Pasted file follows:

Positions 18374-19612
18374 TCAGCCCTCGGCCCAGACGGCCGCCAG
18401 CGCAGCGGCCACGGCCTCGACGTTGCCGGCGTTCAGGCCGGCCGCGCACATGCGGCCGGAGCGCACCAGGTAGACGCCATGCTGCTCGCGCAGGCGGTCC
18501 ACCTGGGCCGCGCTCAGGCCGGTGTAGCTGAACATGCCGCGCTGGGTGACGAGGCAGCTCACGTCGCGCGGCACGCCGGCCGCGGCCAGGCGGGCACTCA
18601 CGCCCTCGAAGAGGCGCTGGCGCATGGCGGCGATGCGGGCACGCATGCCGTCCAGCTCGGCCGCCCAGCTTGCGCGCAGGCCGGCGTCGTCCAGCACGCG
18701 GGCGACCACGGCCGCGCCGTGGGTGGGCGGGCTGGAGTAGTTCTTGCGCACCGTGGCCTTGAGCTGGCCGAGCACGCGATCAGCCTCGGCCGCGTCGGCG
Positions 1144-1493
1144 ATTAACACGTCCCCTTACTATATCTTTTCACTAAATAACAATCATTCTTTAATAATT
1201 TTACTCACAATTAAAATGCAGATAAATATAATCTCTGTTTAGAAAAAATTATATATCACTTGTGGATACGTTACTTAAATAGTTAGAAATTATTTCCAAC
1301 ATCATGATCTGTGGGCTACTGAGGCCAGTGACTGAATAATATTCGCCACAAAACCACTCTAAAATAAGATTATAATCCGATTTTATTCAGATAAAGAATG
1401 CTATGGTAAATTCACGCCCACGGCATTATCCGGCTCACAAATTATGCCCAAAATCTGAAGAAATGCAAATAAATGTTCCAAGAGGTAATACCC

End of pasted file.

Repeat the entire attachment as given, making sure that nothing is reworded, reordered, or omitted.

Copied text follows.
Positions 18374-19612
18374 TCAGCCCTCGGCCCAGACGGCCGCCAG
18401 CGCAGCGGCCACGGCCTCGACGTTGCCGGCGTTCAGGCCGGCCGCGCACATGCGGCCGGAGCGCACCAGGTAGACGCCATGCTGCTCGCGCAGGCGGTCC
18501 ACCTGGGCCGCGCTCAGGCCGGTGTAGCTGAACATGCCGCGCTGGGTGACGAGGCAGCTCACGTCGCGCGGCACGCCGGCCGCGGCCAGGCGGGCACTCA
18601 CGCCCTCGAAGAGGCGCTGGCGCATGGCGGCGATGCGGGCACGCATGCCGTCCAGCTCGGCCGCCCAGCTTGCGCGCAGGCCGGCGTCGTCCAGCACGCG
18701 GGCGACCACGGCCGCGCCGTGGGTGGGCGGGCTGGAGTAGTTCTTGCGCACCGTGGCCTTGAGCTGGCCGAGCACGCGATCAGCCTCGGCCGCGTCGGCG
Positions 1144-1493
1144 ATTAACACGTCCCCTTACTATATCTTTTCACTAAATAACAATCATTCTTTAATAATT
1201 TTACTCACAATTAAAATGCAGATAAATATAATCTCTGTTTAGAAAAAATTATATATCACTTGTGGATACGTTACTTAAATAGTTAGAAATTATTTCCAAC
1301 ATCATGATCTGTGGGCTACTGAGGCCAGTGACTGAATAATATTCGCCACAAAACCACTCTAAAATAAGATTATAATCCGATTTTATTCAGATAAAGAATG
1401 CTATGGTAAATTCACGCCCACGGCATTATCCGGCTCACAAATTATGCCCAAAATCTGAAGAAATGCAAATAAATGTTCCAAGAGGTAATACCC